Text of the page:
file dated jan 3 1995 received from paul dresher oct 16 1995 copyright 492w

WHY THE HELL DO WE DO WHAT WE DO? OR An invitation/advertisement in the form of a personal confession

I know you're busy and it may be a burden to read this letter. So to be direct, I would like you to attend the Ensemble's performance of our new music program "Looking West to the East" on January 28 at Hertz Hall on the UC Berkeley campus. Cal Performances has commissioned new works by Carl Stone, Bun Ching Lam and me for our electro-acoustic band that will premiere on this program. The program also includes works by me, John Adams, Jay Cloidt, Paul Hanson and John Luther Adams.

While I resort to words to make my case, I cannot find the appropriate language to describe this new music which, at its core, derives its strength from the simple fact that its power to communicate has nothing to do with words. And so I hope to inspire you with the ideas which inspire us to make such a concert.

I've spent the last two decades creating and performing contemporary and experimental music and music theater. During this time, I have always been motivated by a belief in the power of new art to reveal and transform how we perceive and experience the world and to break down boundaries and limitations on our experiences. I have no expectation that anyone but, perhaps, another person so directly connected with making this type of work, would share this particular obsession.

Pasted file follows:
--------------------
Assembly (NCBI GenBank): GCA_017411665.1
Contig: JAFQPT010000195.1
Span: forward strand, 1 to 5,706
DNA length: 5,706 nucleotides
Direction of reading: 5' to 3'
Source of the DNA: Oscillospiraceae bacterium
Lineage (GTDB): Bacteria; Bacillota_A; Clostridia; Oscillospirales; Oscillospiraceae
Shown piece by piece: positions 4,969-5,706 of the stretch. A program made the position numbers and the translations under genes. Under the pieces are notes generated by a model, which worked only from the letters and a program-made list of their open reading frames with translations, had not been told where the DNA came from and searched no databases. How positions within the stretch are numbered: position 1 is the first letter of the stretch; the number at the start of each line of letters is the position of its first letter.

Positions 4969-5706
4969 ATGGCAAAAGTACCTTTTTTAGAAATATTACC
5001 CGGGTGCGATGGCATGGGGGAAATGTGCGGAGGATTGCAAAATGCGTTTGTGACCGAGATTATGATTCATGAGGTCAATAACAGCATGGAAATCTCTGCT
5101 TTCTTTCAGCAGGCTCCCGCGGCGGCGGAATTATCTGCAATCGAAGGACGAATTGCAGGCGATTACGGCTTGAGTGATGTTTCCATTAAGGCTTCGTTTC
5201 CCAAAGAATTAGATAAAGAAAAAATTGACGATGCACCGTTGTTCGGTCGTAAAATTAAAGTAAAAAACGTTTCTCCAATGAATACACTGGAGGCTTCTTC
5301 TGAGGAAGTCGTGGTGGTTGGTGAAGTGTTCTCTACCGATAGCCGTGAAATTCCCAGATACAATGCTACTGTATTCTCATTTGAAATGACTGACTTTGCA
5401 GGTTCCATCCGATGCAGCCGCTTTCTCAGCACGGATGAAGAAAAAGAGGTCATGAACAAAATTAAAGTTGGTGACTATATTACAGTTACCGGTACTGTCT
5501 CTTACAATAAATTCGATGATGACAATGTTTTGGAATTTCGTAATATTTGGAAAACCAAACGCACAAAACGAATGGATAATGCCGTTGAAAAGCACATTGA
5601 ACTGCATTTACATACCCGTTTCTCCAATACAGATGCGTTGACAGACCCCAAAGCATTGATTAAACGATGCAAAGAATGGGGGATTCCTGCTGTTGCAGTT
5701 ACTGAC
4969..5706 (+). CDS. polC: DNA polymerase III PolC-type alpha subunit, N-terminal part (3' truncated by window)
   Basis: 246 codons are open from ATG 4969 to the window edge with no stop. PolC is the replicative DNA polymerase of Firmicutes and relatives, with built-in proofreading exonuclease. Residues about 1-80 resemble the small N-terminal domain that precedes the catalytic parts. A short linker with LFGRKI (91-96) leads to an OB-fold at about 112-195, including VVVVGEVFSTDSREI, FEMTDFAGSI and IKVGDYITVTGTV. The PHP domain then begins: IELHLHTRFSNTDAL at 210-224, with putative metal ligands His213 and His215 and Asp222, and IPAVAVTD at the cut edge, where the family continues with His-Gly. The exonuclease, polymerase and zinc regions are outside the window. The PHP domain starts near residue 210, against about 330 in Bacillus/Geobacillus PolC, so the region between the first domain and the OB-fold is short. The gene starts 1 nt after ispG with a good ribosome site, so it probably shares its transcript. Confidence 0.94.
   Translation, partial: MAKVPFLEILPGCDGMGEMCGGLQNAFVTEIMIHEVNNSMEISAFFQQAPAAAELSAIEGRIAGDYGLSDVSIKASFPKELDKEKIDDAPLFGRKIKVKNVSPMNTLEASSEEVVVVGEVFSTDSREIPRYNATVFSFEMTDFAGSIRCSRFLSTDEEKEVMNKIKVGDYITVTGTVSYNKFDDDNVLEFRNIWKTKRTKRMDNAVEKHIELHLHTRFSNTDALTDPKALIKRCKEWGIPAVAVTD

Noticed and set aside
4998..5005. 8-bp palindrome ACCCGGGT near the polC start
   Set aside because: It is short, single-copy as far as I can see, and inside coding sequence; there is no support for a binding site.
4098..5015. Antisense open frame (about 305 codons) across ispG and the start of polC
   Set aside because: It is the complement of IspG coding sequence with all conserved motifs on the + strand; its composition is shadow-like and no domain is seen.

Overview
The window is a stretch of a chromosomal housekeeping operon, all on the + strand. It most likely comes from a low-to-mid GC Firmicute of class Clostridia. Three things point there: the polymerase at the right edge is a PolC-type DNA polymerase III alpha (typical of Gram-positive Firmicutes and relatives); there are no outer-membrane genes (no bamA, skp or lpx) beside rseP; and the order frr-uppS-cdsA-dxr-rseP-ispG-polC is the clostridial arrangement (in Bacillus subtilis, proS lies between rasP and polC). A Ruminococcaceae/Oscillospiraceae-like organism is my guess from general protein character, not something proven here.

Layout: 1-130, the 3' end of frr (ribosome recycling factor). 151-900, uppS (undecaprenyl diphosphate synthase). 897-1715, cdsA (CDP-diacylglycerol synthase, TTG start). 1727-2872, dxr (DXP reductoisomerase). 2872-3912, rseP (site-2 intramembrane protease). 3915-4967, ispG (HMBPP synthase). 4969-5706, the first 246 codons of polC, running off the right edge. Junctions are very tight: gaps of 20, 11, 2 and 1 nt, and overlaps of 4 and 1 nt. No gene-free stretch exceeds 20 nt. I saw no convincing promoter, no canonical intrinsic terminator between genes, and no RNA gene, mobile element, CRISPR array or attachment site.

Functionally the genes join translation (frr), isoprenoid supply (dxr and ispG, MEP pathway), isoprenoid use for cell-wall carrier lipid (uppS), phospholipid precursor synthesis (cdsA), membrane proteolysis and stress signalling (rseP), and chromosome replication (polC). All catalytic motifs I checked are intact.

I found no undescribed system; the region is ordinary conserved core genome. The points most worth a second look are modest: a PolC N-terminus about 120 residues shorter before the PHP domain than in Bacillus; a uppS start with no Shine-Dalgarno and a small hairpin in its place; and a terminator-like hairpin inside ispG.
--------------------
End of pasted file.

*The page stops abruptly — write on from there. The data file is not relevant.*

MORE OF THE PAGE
This may sound like an excuse for abstraction or obscurity but in fact this music is both direct and complex and it "speaks" on so many different levels that it can be appreciated in as many ways. So I really do care if you listen and I strongly believe that motivated by these beliefs, our concert will offer, to an active listener, a vision of an evolving musical language and possible future for music which can inspire, excite, challenge, provoke and/or offend, and hopefully all in the same evening.

The Ensemble recently returned from a tour where I was frequently asked to speak to students. I was sadly reminded that to most people, the above motivations are in no way part of their expectations of art, which is experienced as passive entertainment. Their ideas about a reason for making art simply reduce to fame and/or fortune. And while it is always gratifying when an artist achieves this elusive fame or fortune we know that broad public acceptance is a poor way to evaluate the ultimate significance of artistic work.

I will not guess as to the future significance of my or my colleagues work. But what we may accomplish with certainty is that we, as artists and audiences members, can actively participate in the evolution of our expanding musical horizons.

I hope to see you there,

Paul Dresher Artistic Director